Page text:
Monday, March 27, 2023

Poodles and Cosmic Horror?

You may wonder what in the world poodles and cosmic horror have in common. It's certainly not the most typical combination. Unless, of course, you're some who loves their poodles as much (if not more) than you love writing. 

Hi, that's me. I'm sure if you follow me on any social media you know that my dogs are my life beyond writing. I show them, I groom them, and they are my everything. A fan favourite is Fred, my youngest standard poodle. 

She's got a lot of personality that comes through with nearly every picture and certainly every video I make of her. 

So, when I was struggling for an idea to write a short story influenced by the work of H.P. Lovecraft, I searched for inspiration where I could find it. 

And I found it in Fred. 

Now, I won't ruin the surprise of the story because I am happy to announce that it has been published in an anthology by JayHenge Publishing!

The story is titled 'Dog Gone God'. It features Fred in all her wonderful, sassy and sweet glory, and a
creative groomer who got in way over her head. If you want to find out how a standard poodle, a creative grooming competition, and cosmic horror go together then you'll have to pick up the anthology: The Nameless Songs of Zadok Allen: & Other Things that Should Not Be 

Thursday, March 16, 2023

Burnout is a Bitch

 If you had read my last post at all, you probably had a good guess at what was coming. Heck, I knew what was coming and I ran head first into it anyway.

Everything came to a full stop and I was simply doing my best to make it through each day as it came. I was exhausted and, even when I tried to create, little to nothing came out. It was terrible, it was frustrating and... was is past tense. If I am being honest with myself, I am still sitting the tip of the tail from that flaming crash. 

I'm trying hard to find my way back to everything. To my podcast, my writing, my editing. It's hard. And, in the fashion of being me, I added new things to my life still. Including playing D&D and trying my hand at digital art.

Last night, actually, was my first attempt at really using my new drawing tablet. I have a very sketchy style of drawing because I tend to have a habit of drawing with ballpoint pens on scrap paper most of the time. 

I'm sure, with practice, I will improve and find a way that works for me, but for your amusement here is my first less than an hour of trying.

This was the very first thing that I attempted to draw by myself.

It's supposed to be Fred and, those that have seen a lot of pictures of her actually realized it was her. So, all-in-all, not a complete failure, but it could have been better. 

I also tried a side profile of her head, but I didn't really like that at all which is why I am not sharing it here. 

One thing I noticed was that this style of drawing on the tablet would make a pretty feather, so that was what I did next.

I liked how the feather turned out well enough to then see what colouring a drawing would be like with the new tablet and art program. I liked how that turned out, but I wanted it better blended. With a little bit of a look around, I figured out how to blend well enough. 

And below the progress of my feather:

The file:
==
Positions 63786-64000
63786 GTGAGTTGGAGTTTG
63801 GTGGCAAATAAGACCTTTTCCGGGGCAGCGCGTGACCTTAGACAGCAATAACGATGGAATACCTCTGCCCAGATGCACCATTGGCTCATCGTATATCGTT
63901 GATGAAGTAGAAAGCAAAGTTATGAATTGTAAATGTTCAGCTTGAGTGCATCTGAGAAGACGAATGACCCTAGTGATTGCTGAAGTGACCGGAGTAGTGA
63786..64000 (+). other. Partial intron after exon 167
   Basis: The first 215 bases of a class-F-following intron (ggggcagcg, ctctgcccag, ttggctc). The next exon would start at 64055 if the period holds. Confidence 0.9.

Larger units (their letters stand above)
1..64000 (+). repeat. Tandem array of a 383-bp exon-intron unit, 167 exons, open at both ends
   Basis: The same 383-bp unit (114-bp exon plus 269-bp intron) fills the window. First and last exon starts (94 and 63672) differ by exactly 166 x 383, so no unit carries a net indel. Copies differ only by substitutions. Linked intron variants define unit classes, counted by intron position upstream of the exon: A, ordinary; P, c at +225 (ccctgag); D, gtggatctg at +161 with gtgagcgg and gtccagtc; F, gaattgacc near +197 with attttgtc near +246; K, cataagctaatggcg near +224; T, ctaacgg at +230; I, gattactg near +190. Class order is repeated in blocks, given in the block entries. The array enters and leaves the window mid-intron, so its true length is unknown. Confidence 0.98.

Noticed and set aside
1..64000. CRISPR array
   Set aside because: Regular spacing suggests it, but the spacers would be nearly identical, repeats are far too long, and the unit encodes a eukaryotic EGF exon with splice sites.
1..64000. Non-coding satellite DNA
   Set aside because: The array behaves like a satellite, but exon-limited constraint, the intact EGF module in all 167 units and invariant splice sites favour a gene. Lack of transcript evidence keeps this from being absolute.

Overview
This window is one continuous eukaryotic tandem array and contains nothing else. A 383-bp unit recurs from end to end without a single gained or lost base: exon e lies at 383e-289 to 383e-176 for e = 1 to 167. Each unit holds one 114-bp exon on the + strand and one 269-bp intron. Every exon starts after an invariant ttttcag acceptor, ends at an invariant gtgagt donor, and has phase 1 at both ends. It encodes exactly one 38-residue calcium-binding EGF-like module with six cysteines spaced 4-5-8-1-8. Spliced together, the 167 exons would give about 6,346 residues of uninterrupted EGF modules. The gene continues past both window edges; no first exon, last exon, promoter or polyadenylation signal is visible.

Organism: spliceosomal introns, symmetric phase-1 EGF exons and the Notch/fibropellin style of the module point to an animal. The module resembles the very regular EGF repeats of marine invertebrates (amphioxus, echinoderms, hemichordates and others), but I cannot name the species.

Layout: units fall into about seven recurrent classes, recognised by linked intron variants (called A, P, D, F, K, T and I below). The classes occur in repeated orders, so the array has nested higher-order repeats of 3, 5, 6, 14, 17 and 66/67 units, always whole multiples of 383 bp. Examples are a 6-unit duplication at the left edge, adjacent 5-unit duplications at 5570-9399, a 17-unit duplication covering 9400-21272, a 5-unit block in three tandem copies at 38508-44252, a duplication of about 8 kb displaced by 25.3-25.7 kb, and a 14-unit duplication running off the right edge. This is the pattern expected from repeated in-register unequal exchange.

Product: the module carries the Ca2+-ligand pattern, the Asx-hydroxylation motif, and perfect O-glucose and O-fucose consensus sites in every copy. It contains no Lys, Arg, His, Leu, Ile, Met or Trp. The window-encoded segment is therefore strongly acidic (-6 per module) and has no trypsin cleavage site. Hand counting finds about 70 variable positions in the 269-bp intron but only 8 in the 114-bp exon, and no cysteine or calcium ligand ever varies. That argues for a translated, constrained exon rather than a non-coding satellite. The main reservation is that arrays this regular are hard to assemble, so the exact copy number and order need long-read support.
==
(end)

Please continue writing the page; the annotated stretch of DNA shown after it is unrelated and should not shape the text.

Thursday, September 15, 2022

Where Have I Been? Well...

Treble turned 8 years old
during the chaotic events

I am only posting this because I took the time to break down the events of the last three weeks. Well, not even quite three weeks because that would be 21 days worth of events and all of this happened in only 18 days.
Sadly, this has been a good example of life for the last few months more or less. Though the last almost three weeks took things to an extreme. However, there has ALWAYS been something going on, some sort of demand on my time almost constantly.


Day 1 -  Drive 6 hrs to Saskatoon because I can't get the time off to leave for the dog show early because my supervisor has time booked off. My friend needs to groom our other friend's dog for the show. I can groom my own dog for show, but our other friend does not.

Day 2 - Help groom or get ready to be groomed 4 show dogs. Drive 6 hrs back home, arrive a little late and slightly wired so I need to calm down.

Day 3 - 5 - Back to work! Extra long hours because my boss has booked days off! Day 5 is Wednesday and despite everyone knowing I had to drive 6 hrs after work that day and that I needed to be in Saskatoon before midnight or I would need to sleep in my car on the side of the road, one of my coworkers threw a fit and walked out before the work was done.
Somehow, I still make it Saskatoon before midnight.

Day 6 - 11 - I get up the next morning nice and early to drive to the dog show at a city over an hour

Fred and I at the dog show

north. That day and the next four days are all dog show days. While not extremely busy, and somewhat enjoyable, I am sleeping on a couch, they are long days and a bit hard on the body. Day 11 should now be Tuesday, where I drive home, but not straight home.
You see, I am getting good enough at grooming my own dogs that I am finally getting a new pair of scissors. My first new pair that I've ever bought for myself. It's very exciting, but it also means a stop well off my normal route and, therefore, a much later time to get home. I do get home at a half decent time, but still rather late. I also come home to find that something is not right with my fridge.